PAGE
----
The EU will once again have a partner in the United States when Joe Biden becomes president, but Europeans should have no illusions: Washington will not be a global policeman or a great protector of NATO, say leaders and analysts.
“Great day for the United States and Europe, we look forward to working with the new administration to rebuild our partnership,” EU top diplomat Josep Borrell said in a tweet congratulating Biden on his election victory over President Donald Trump.
But Jean-Claude Juncker, the former president of the European Commission, previously offered a typically blunt assessment: “Joe Biden will not change Washington’s attitude to international affairs overnight, because he can not.”
And Sebastien Maillard, head of the Jacques Delors Institute, named after an influential former EU chief, warned that “Europeans must learn to live without American global leadership.”
“For the foreseeable future, the United States will be preoccupied with itself,” agreed German political scientist Markus Kaim.
The comments spoke with an expectation that it would not go back to seeing America as the sheriff of the West, flexing military muscles around the world in the way it did in the decades after the Cold War.
While the United States still maintains groups of aircraft carriers in various regions and bases including Europe, South Korea, Japan, Afghanistan and Bahrain, they have withdrawn from conflict zones during a trend accelerated by Trump but started by his predecessor Barack Obama.
More specifically, the last two decades have shifted much of its military focus to Asia, away from Europe.
Nathalie Tocci, head of the Italian think tank Instituto Affari Internazionali, added: “We are witnessing the end of American imperialism with the United States no longer wanting to be the world police.”
So what can Europeans expect from the new American president?
“Things will be a lot easier, because Joe Biden understands Europe better than Donald Trump,” Juncker said.
Nevertheless, a diplomat sent to Brussels warned, “you should not expect radical change”.
Europeans will “once again have a partner, an ally, but they must strengthen their strategic autonomy in the economic arena and in terms of security, in order to defend their interests,” he continued.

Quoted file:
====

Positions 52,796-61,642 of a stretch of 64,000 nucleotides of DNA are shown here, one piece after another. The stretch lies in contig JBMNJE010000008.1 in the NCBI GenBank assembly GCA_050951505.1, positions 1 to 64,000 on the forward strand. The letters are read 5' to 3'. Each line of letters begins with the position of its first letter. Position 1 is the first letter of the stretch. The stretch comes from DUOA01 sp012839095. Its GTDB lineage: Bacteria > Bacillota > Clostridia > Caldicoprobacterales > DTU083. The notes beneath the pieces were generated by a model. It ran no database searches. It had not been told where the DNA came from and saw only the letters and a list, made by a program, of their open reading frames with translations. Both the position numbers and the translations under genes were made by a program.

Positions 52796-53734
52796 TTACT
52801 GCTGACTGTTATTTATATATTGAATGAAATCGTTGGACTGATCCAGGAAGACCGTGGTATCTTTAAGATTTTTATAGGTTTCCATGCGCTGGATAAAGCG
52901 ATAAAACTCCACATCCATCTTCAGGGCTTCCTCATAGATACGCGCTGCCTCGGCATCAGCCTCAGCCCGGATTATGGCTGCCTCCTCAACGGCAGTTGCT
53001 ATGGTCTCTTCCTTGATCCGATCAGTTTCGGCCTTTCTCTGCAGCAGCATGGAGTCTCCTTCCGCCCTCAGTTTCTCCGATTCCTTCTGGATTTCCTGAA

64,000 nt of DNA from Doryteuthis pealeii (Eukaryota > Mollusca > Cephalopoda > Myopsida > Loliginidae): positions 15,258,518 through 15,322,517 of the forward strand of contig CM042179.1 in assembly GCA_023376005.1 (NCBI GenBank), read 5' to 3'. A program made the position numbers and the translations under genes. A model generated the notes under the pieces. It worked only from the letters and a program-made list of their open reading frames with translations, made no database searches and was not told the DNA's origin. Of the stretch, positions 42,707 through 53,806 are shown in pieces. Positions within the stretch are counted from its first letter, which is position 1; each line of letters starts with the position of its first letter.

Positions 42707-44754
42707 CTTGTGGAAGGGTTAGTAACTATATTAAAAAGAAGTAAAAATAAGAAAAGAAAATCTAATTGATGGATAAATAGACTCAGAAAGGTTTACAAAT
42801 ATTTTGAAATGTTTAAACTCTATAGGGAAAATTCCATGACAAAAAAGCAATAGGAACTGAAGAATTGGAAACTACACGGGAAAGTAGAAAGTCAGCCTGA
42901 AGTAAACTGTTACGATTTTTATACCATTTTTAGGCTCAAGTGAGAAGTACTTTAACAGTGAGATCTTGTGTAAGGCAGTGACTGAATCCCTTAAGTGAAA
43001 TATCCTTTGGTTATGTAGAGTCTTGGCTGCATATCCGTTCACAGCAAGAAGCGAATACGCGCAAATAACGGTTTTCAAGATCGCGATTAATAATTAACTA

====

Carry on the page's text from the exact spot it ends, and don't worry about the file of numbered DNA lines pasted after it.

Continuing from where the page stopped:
Jean-Dominique Giuliani, head of the Schuman Foundation, reinforced that point by saying that EU leaders must “define what they want to do with America and not just wait for it to tell them”.
Trade and climate change
“With Biden as president, the EU could expect and welcome a much more predictable and constructive relationship between the US and the EU in terms of trade, NATO, Iran, the Middle East and, above all, climate change, if the US re – enters the Paris climate agreement.” Mujtaba predicted Rahman, Head of the European Office of Eurasia Group Risk Analysis Companies.
Trade in particular is expected to flow with much less of the friction that characterized the Trump years.
Under Trump, Washington flexed its trade muscles by imposing higher tariffs on steel and aluminum, prompting Europe to prepare for a rip-off. A ceasefire was reached on the promise of a mini-trade agreement, but it has still not been realized.
When it comes to climate change, Biden has already said he wants to return the United States to the Paris climate agreement.
He has also signaled that he wants to reverse excerpts that Trump ordered for the World Health Organization and Iran’s nuclear deal.
But there are some repairs that Biden is unlikely to carry out, including the United States’ display of power to China’s self-imposed policies and its desire to reduce US involvement in conflicts far from its land.
These positions are popular at home, explained Nicole Koenig, a Berlin-based defense specialist for the Jacques Delors Institute.
What will change is the style.
“Joe Biden will inform and coordinate with his allies,” she said.
‘Division of labor’
Trump’s unilateral decisions and opposition to some of the leaders of the NATO countries created tensions and divisions within the Alliance.
Its head, Jen Stoltenberg, used a lot of energy to “appease the beast”, said a diplomat.
NATO can hope for a normalization with Biden, but analysts believe that Washington will remain behind in looking for US interests.
“It will be inconvenient for Europeans,” whose NATO members are divided between a pro-Europe camp and an Atlantic one, Kaim said.
“Illusions of European strategic autonomy must end: Europeans will not be able to replace the United States’ crucial role as a security provider,” German Defense Minister Annegret Kramp-Karrenbauer warned in a statement on the Politico website.
Kaim suggested that Biden’s strategy would be to propose to Europeans “a simple division of labor: you will help us in Europe so that we can become more involved in Asia”.